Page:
It is hard juggling everything, and I think you will always feel a failure. It’s drilled into you. You have to do AB and C to be a good mother… if you’re a wife you must be AB and C, and to be a good business person you need to be AB and C too – you can’t do all the As Bs and Cs in each role. Those are three different jobs! So it might be you excel in A for one, B for another and C for something else. Decide on your priorities and let the rest slide. If you decide what’s important and just do those, then if you find time for the unimportant as well, great, and if not… well, it wasn’t important anyway.
For me cleaning is at the bottom of the stack. So when mother-in-law comes to visit for whom cleaning is her ‘A’, I blitz the house, or if I have money, I hire a cleaning firm, so it looks like I’m juggling all the balls while she’s here, and I just drop them all again once she’s left.
Describe an ideal weekend?
Get up before anyone else is really up, have a cup of tea and breakfast alone, go out, give the dog a walk along the beach with the tide out so I can walk miles, come back, to find everyone still in bed, make a nice breakfast so the kids are happy on rousing, and then allow the day to roll out as it wants, no pressure. If I can find time to write another chapter of my book, or cook something spectacular (I love cooking) that the kids WILL EAT, or have friends around later that day, all the better.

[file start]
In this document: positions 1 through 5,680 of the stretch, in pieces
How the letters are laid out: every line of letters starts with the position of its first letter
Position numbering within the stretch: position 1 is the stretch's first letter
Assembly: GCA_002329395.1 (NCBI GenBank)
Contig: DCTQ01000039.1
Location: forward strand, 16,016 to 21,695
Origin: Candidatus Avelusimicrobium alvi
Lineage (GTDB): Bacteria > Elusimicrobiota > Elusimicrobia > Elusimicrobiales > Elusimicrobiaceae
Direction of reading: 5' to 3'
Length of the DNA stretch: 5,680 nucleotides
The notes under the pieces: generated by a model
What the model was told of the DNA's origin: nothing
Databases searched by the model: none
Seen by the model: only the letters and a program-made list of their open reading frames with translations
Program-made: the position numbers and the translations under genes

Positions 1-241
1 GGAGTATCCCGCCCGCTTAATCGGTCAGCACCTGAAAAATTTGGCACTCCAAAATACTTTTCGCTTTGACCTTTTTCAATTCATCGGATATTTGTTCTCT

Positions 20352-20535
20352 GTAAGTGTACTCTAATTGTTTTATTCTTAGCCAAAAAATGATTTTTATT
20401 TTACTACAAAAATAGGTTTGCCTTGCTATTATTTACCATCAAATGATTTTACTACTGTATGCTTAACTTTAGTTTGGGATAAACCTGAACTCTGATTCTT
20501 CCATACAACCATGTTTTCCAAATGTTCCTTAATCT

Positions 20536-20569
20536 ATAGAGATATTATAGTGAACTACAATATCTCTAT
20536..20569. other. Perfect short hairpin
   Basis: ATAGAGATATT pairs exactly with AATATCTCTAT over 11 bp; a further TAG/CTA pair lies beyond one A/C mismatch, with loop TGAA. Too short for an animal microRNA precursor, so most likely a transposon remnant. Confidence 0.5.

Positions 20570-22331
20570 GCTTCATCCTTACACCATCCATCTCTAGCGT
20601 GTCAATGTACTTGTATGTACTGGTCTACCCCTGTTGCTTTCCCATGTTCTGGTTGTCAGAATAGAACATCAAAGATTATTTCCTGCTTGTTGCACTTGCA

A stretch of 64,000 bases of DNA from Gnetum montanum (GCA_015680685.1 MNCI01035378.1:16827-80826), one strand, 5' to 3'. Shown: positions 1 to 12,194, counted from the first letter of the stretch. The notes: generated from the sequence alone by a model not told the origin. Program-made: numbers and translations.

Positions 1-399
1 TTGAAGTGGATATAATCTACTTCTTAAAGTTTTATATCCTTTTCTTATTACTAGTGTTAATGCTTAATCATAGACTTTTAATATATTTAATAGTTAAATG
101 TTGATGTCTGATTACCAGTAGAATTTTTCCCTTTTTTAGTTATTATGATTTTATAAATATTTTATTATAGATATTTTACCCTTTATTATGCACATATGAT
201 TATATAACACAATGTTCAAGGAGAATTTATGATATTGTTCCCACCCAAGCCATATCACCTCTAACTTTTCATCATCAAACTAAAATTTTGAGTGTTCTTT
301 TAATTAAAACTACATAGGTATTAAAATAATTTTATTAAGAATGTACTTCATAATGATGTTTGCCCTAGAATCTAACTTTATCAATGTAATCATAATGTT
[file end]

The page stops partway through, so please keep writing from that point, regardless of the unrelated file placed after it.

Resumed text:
If you could wake up anywhere tomorrow, where would it be?
I went to Hawaii on business this February and it was lovely waking up there: the air was fresh, the scenery beautiful and I could spot whales in the sea as I ate breakfast.
Any future ventures?
We’ve got lots of plans… it’s just a case of finding the time and money to make a start.
- Team building video-led games, with facilitator’s guides and on-line support.
- Setting up a new TEAFL course involving murder mystery investigations
- Mobile Aps to support our murder mysteries
- Digital support packages for all our customer orders so that they can email invites, and get more info on planning.
- Franchising within the UK, and across into the USA and down to Australia.